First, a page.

Earlier this week, a Russia-drafted resolution that proposed removing benefits for same-sex partners of UN staff was put to vote. India was among the 43 countries that voted in support of the resolution, but it failed to pass in the General Assembly committee after 80 nations opposed it along with 37 abstentions. Other nations that voted in support of the resolution were China, Iran, Iraq, Jordan, Kuwait, Oman, Pakistan, Qatar, Saudi Arabia and UAE to name a few.
As citizens of a secular, inclusive democracy, it is disheartening to see India support a socially regressive cause and stand alongside countries that are infamous for their human rights records. Many people took to the internet to express their disappointment. Newspaper articles, for example this one in The Times of India, went as far as to overtly criticise the decision.
Bollywood Gandu tweeted, "Good news: India & Pakistan finally find common ground. Bad news: It's bigotry."
And I agree, it's bigotry.
But if India had voted against the resolution, it would have been hypocrisy, albeit of another kind. What we must learn to accept (even if we do not agree with it) is that as per Section 377 of the Indian Penal Code, homosexuality in India is a criminal offense.
"How can the Government of India or its representative vote in a manner that is not in accordance with Indian law?"
And herein lies the problem. How can the Government of India or its representative vote in a manner that is not in accordance with Indian law? Is it acceptable for a person, persons or departments representing a state to vote their conscience in an international assembly with disregard for the law of their land?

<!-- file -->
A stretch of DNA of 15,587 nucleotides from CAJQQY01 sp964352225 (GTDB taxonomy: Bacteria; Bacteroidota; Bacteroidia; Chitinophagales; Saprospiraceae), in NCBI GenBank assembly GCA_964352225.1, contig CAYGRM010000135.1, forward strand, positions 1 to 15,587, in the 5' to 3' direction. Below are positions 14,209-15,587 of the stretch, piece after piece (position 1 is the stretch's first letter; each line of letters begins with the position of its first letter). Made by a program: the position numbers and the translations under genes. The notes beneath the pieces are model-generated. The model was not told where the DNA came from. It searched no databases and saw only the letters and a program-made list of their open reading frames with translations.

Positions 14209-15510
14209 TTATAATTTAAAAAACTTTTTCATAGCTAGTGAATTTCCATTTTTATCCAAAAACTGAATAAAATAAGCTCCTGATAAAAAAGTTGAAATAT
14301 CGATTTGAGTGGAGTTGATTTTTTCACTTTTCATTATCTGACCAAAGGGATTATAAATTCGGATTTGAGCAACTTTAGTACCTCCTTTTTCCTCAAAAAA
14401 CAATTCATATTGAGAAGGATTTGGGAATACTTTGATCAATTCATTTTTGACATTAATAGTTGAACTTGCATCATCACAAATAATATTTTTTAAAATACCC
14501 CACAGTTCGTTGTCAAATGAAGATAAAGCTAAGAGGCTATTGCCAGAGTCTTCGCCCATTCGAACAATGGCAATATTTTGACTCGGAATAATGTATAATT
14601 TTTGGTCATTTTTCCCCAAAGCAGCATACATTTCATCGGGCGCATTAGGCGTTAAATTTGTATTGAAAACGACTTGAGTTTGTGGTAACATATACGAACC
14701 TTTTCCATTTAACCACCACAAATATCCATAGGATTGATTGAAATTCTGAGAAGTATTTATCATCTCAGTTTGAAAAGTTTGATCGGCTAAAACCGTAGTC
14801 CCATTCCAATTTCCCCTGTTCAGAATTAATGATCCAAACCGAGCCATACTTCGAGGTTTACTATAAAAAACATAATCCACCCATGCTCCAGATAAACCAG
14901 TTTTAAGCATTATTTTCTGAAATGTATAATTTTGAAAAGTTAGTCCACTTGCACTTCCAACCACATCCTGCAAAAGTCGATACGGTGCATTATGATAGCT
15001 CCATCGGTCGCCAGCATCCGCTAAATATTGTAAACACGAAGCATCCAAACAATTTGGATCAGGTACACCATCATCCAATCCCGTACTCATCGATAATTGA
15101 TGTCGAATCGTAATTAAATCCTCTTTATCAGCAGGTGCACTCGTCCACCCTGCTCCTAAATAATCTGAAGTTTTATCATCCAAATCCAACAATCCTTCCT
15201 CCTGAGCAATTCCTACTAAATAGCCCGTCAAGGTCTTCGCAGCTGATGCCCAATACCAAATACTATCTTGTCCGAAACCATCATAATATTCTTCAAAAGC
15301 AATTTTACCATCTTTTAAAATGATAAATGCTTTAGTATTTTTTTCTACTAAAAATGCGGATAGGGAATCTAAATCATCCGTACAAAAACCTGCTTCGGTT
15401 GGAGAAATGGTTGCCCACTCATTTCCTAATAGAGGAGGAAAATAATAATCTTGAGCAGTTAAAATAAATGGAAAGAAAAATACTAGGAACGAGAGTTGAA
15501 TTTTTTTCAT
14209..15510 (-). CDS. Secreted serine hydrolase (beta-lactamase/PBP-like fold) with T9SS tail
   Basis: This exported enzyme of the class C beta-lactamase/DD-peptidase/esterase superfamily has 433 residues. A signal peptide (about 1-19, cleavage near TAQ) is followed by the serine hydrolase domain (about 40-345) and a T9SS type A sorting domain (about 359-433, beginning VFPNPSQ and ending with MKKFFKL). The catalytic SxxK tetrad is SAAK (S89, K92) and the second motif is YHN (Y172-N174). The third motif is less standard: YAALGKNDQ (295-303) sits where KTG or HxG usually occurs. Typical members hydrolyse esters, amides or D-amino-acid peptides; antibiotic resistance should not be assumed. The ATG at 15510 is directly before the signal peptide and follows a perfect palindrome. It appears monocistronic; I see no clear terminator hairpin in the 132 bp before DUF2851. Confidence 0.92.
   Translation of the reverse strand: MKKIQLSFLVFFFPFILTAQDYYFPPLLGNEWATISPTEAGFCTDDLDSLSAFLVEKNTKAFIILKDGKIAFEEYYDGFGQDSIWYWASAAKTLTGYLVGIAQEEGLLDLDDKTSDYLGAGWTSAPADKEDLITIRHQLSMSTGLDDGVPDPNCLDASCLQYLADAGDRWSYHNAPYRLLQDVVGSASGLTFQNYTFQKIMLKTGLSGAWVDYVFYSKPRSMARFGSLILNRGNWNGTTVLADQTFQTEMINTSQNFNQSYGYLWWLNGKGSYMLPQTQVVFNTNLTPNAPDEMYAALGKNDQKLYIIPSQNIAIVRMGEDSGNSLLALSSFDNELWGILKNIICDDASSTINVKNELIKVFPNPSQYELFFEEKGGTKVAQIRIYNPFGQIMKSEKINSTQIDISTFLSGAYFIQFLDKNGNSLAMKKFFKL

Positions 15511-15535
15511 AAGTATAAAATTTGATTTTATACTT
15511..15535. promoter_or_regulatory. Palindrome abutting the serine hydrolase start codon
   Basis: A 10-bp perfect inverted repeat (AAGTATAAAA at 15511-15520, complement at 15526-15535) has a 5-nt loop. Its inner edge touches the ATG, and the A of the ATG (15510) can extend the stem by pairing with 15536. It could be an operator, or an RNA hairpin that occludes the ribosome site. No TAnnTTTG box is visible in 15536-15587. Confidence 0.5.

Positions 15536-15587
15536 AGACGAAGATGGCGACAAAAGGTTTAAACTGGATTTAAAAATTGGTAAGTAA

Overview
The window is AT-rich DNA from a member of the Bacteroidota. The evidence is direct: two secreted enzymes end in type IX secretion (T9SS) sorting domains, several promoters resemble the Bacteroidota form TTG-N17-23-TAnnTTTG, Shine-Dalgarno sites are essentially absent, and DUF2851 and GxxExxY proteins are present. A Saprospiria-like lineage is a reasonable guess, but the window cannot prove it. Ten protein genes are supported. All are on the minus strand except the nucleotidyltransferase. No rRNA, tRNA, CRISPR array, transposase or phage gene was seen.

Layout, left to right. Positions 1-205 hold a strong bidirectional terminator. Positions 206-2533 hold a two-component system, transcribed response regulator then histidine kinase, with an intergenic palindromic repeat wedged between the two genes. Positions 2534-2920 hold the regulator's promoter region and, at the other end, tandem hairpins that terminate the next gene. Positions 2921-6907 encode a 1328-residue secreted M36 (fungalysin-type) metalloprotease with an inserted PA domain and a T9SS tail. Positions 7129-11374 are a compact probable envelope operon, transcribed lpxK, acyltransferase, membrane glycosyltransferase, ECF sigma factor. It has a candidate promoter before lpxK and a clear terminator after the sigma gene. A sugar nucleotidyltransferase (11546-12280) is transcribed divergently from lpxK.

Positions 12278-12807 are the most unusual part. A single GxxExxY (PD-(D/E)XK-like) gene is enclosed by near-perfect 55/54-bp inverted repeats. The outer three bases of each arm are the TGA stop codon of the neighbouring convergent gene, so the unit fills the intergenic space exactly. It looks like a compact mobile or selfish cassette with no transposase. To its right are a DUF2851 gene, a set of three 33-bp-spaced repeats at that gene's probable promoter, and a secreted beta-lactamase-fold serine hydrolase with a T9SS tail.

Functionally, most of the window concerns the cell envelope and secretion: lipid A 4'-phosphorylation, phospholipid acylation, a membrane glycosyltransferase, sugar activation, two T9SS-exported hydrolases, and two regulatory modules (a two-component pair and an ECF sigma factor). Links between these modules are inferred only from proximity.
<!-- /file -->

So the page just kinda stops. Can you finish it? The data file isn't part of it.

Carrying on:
I don't think so.
The reason is simple. To allow for the conscience of one or a few to influence policy decisions may seem fair when it is an issue such as LGBTIQ rights but it opens the door for abuse that may potentially have disastrous consequences.
Would you want someone to vote their conscience let's say in a matter of nuclear policy? Or would you want the comfort of knowing that your country's representatives will vote in accordance with our foreign policy which has been drafted by officials we have elected into office? What if someone changed their vote in exchange for a bribe?
Of course you wouldn't want to risk that. And as painful as it was to see India vote in support of the ludicrous resolution, it was done in accordance with our domestic policy and law.
"As citizens, if we really want to see our country to be in a position to vote against such resolutions, we need to encourage socio-political dialogue which advocates the unconditional acceptance of homosexuality."
However, there was an alternate solution. A solution we had resorted to as recently as last year, when India had abstained from voting on a previous resolution against LGBT discrimination, one that was passed by the United Nations General Assembly (UNGA) in September 2014.
So what is the real problem? That brings me to my final point.
As citizens, if we really want to see our country to be in a position to vote against such resolutions, we need to encourage socio-political dialogue which advocates the unconditional acceptance of homosexuality. The initiatives we work for must be at the grassroots level. Whether we join a group or get involved in our neighbourhoods is irrelevant -- the idea is to try to contribute in a physical capacity. And if you're too busy to do that, as of last week the Honorable Supreme Court of India did away with Section 66A of the Indian IT Act which means you cannot be arrested for expressing your opinions online so with Facebook, Twitter and a host of other social media platforms on your phone you can go right ahead and engage with your network through your fingertips.
This is a good starting point for those looking to get involved but don't necessarily know where or how to begin.